November 30, 2023
I was thrilled to attend HiNZ Digital Health Week this year. It’s a great opportunity to catch up with friends and colleagues and see some of the inspiring work that has been done over the previous year.
I was on stage on the Wednesday morning talking about the co-design approach that Spritely took when developing our unique way of telemonitoring. Speaking at HiNZ is a brief affair, only 10 minutes, but it is a great opportunity to showcase things that other people can learn from. Hopefully people who attended my talk got a sense for how important it is to involve older people in the design of new services that will affect them. RPM is just one example, I’m sure there are plenty more out there.
Remote Patient Monitoring was, once again, quite a big topic. Rooms 7 & 8 at the event centre hosted lots of great presentations about RPM including the relaunch of the updated NZ Guidelines for Aotearoa. This document was updated this year to include a lot of local examples that have been piloted since the first guidelines were released. People are quickly learning what works and what doesn’t when it comes to using RPM and this guide is an invaluable tool for clinicians considering RPM for their patients next year.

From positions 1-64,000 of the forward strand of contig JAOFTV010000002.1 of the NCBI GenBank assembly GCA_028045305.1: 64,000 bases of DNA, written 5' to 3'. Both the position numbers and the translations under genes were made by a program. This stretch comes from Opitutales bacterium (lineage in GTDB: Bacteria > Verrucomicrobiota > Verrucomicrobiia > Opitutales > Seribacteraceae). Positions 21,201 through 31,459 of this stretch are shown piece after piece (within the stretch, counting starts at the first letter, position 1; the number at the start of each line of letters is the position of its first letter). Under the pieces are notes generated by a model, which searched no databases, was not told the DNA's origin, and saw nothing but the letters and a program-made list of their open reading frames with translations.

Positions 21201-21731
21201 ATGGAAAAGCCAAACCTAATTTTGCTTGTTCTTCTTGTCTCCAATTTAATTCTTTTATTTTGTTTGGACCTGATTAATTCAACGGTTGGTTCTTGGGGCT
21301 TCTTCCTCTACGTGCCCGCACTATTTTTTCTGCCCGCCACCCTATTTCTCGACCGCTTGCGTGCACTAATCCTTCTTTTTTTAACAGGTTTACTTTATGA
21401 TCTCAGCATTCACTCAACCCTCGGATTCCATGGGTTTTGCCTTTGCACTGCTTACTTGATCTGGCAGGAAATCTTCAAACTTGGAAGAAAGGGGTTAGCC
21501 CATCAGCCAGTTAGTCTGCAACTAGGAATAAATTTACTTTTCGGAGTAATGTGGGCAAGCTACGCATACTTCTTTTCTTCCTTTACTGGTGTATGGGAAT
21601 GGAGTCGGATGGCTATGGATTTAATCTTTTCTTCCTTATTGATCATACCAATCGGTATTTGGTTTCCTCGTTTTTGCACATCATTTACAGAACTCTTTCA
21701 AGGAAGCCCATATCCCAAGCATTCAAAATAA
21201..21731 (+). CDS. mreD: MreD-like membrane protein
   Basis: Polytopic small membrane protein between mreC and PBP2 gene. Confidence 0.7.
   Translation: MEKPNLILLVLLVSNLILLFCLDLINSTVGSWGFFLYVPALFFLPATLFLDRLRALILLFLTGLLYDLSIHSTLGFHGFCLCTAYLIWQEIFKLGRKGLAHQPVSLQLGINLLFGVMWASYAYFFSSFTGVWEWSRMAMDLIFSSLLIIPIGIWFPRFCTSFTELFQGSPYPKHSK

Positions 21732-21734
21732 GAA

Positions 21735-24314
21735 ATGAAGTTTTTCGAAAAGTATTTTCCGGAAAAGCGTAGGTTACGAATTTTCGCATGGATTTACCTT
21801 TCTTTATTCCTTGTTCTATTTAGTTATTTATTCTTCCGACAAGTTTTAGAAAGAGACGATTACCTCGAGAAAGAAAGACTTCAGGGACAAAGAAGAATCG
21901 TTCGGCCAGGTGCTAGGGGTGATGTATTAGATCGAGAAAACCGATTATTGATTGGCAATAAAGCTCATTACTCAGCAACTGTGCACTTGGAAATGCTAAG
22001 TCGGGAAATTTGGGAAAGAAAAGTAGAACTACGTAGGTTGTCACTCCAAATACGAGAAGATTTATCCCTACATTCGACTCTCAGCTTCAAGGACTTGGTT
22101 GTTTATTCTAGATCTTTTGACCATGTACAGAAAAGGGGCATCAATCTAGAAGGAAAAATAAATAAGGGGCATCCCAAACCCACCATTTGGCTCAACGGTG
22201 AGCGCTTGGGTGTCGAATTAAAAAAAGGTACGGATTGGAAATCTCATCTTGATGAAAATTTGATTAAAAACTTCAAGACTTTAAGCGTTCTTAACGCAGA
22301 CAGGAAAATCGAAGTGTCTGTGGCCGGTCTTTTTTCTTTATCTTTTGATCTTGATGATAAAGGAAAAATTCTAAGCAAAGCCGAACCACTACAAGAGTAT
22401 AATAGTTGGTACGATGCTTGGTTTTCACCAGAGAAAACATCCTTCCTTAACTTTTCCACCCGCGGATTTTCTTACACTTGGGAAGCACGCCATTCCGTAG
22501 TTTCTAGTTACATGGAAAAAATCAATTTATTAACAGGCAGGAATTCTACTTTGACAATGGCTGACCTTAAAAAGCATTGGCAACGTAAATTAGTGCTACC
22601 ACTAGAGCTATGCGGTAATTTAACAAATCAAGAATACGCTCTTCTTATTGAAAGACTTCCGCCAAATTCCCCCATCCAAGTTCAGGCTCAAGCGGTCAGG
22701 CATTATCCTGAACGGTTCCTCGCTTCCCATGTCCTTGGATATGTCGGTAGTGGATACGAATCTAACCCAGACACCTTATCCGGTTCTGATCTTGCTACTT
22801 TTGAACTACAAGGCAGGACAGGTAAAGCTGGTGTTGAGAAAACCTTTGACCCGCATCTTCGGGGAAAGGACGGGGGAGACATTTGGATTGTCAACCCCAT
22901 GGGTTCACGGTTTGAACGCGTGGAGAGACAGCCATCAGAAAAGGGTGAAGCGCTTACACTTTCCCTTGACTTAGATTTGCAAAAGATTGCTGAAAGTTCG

The printed Digital Connect Magazine is always a staple of HiNZ. This year the cover focused on AI in health, and I attended several thought-provoking presentations that talked about the god, the bad and the ugly. Despite obvious advantages that can be gained from using AI there is still a sense of caution. Robyn Whittaker made the point that it should be possible to fast track AI applications that are deemed low risk (such as note taking) and apply more scrutiny and caution to categories of AI that are considered riskier (such as diagnosis).
This idea to create different speed pathways for the implementation of innovative technologies based on their risk profile is an interesting one. For example, Spritely has already completed three RPM trials with Te Whatu Ora across three different specialties and two different hospitals. The technology and the services have been independently evaluated and determined to be fit for purpose by Te Whatu Ora. Work has been done estimating the economic savings and there have been interviews with patients and staff to determine the impact on them, which was overwhelmingly positive. This strikes me as a good example of an innovation with a particularly low risk. Te Whatu Ora might consider thinking about what can be done to create accelerated pathways for innovations with lower risk, especially if they lead to improved patient outcome and large gains in workforce efficiency.